In our example, module_init(hello_init) is the initcalls segment of Level 6. Many peripheral drivers call module_init macros later. If static compilation is connected to the kernel, these function pointers will be inserted into the initcall6.init segment in the order of compilation, and then wait for the do_initcalls function call.

Dynamic Loading Mode

#define module_init(initfn)                 \
    static inline initcall_t __inittest(void)       \
    { return initfn; }                  \
    int init_module(void) __attribute__((alias(#initfn)));

_ The purpose of inittest is simply to check whether the defined function conforms to the initcall_t type, and if it is not the inittest type, the error will be reported at compile time. So the real macro definition is:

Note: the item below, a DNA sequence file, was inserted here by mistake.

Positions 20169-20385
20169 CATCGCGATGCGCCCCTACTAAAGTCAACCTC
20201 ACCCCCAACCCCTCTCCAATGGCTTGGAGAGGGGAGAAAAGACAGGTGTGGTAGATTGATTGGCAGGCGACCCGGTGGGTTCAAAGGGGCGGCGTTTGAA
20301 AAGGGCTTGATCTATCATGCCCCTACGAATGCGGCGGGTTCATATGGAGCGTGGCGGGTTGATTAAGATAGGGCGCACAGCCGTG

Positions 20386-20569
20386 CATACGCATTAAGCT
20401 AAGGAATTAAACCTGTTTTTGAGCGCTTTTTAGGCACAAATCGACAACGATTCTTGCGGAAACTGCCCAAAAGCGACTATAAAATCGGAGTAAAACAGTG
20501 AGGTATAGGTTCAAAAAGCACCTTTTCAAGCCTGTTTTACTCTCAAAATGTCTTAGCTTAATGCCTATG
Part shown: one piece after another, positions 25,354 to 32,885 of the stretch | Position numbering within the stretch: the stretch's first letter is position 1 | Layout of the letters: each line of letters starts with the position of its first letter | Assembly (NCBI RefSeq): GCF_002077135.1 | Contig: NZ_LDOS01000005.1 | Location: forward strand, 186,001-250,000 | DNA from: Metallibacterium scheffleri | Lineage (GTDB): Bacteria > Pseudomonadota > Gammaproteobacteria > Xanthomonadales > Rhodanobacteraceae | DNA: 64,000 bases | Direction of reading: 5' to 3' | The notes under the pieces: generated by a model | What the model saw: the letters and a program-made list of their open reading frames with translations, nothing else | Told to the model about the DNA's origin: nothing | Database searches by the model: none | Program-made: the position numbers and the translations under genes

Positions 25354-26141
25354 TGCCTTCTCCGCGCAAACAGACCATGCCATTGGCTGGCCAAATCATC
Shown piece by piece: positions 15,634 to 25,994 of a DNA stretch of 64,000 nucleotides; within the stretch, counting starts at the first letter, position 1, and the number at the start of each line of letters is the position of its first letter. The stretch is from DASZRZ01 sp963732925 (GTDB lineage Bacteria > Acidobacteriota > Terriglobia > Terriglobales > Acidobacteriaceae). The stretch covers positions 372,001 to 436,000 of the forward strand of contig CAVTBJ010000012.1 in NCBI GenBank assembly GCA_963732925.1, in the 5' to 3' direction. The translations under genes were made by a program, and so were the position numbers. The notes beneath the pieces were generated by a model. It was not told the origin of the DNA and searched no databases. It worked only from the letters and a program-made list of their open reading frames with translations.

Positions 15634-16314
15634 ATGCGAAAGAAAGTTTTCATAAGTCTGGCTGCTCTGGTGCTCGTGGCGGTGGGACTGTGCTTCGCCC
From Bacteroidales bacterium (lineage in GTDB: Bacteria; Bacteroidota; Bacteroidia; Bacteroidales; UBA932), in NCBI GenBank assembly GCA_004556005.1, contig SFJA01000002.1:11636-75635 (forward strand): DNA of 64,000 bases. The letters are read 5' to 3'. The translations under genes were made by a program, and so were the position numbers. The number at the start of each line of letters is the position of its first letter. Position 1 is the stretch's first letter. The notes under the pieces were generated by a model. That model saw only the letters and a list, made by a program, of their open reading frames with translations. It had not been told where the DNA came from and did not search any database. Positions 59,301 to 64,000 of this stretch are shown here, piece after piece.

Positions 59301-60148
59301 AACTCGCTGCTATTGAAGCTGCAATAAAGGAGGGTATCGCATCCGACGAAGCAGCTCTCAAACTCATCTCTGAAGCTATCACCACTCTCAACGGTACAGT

#define module_init(initfn)                 \
    int init_module(void) __attribute__((alias(#initfn)));

Therefore, when loading dynamically, you can directly define init_module and cleanup_module functions without using module_init and module_exit macros, and the effect is the same.  
The alias attribute is a unique attribute of gcc, which defines init_module as an alias for the function initfn. So module_init(hello_init) defines a variable name, init_module, whose address is the same as hello_init.  
The HelloWorld.mod.c file will be generated automatically in the process of compiling the dynamic loading module of the above example. The contents are as follows:

#include <linux/module.h>